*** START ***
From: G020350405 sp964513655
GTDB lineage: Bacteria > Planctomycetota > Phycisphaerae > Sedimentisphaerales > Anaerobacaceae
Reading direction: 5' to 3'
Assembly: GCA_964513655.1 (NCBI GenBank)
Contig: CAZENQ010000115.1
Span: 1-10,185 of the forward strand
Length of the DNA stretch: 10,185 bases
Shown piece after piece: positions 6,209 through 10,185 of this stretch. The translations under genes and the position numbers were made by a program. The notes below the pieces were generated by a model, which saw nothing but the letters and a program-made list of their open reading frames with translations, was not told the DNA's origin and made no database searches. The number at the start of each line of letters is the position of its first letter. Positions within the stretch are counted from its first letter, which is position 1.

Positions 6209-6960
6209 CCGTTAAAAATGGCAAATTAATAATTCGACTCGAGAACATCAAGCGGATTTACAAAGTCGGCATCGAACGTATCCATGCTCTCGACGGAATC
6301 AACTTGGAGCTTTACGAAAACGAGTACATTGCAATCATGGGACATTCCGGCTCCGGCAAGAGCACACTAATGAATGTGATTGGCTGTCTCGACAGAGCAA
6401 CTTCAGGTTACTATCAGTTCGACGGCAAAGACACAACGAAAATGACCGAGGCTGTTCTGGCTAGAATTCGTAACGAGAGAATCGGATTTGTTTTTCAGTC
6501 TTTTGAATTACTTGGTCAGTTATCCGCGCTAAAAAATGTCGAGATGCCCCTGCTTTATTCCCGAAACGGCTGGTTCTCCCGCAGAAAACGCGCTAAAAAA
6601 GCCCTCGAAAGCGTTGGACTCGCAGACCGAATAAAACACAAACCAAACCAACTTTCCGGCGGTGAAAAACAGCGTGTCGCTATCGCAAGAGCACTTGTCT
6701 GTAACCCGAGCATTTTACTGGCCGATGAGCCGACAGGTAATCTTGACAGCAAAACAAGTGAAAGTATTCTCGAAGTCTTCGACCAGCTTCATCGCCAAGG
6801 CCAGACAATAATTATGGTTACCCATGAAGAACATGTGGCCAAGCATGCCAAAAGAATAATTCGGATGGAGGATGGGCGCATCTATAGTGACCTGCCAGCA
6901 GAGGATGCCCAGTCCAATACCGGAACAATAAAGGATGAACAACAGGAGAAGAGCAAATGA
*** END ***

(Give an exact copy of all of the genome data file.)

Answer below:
From: G020350405 sp964513655
GTDB lineage: Bacteria > Planctomycetota > Phycisphaerae > Sedimentisphaerales > Anaerobacaceae
Reading direction: 5' to 3'
Assembly: GCA_964513655.1 (NCBI GenBank)
Contig: CAZENQ010000115.1
Span: 1-10,185 of the forward strand
Length of the DNA stretch: 10,185 bases
Shown piece after piece: positions 6,209 through 10,185 of this stretch. The translations under genes and the position numbers were made by a program. The notes below the pieces were generated by a model, which saw nothing but the letters and a program-made list of their open reading frames with translations, was not told the DNA's origin and made no database searches. The number at the start of each line of letters is the position of its first letter. Positions within the stretch are counted from its first letter, which is position 1.

Positions 6209-6960
6209 CCGTTAAAAATGGCAAATTAATAATTCGACTCGAGAACATCAAGCGGATTTACAAAGTCGGCATCGAACGTATCCATGCTCTCGACGGAATC
6301 AACTTGGAGCTTTACGAAAACGAGTACATTGCAATCATGGGACATTCCGGCTCCGGCAAGAGCACACTAATGAATGTGATTGGCTGTCTCGACAGAGCAA
6401 CTTCAGGTTACTATCAGTTCGACGGCAAAGACACAACGAAAATGACCGAGGCTGTTCTGGCTAGAATTCGTAACGAGAGAATCGGATTTGTTTTTCAGTC
6501 TTTTGAATTACTTGGTCAGTTATCCGCGCTAAAAAATGTCGAGATGCCCCTGCTTTATTCCCGAAACGGCTGGTTCTCCCGCAGAAAACGCGCTAAAAAA
6601 GCCCTCGAAAGCGTTGGACTCGCAGACCGAATAAAACACAAACCAAACCAACTTTCCGGCGGTGAAAAACAGCGTGTCGCTATCGCAAGAGCACTTGTCT
6701 GTAACCCGAGCATTTTACTGGCCGATGAGCCGACAGGTAATCTTGACAGCAAAACAAGTGAAAGTATTCTCGAAGTCTTCGACCAGCTTCATCGCCAAGG
6801 CCAGACAATAATTATGGTTACCCATGAAGAACATGTGGCCAAGCATGCCAAAAGAATAATTCGGATGGAGGATGGGCGCATCTATAGTGACCTGCCAGCA
6901 GAGGATGCCCAGTCCAATACCGGAACAATAAAGGATGAACAACAGGAGAAGAGCAAATGA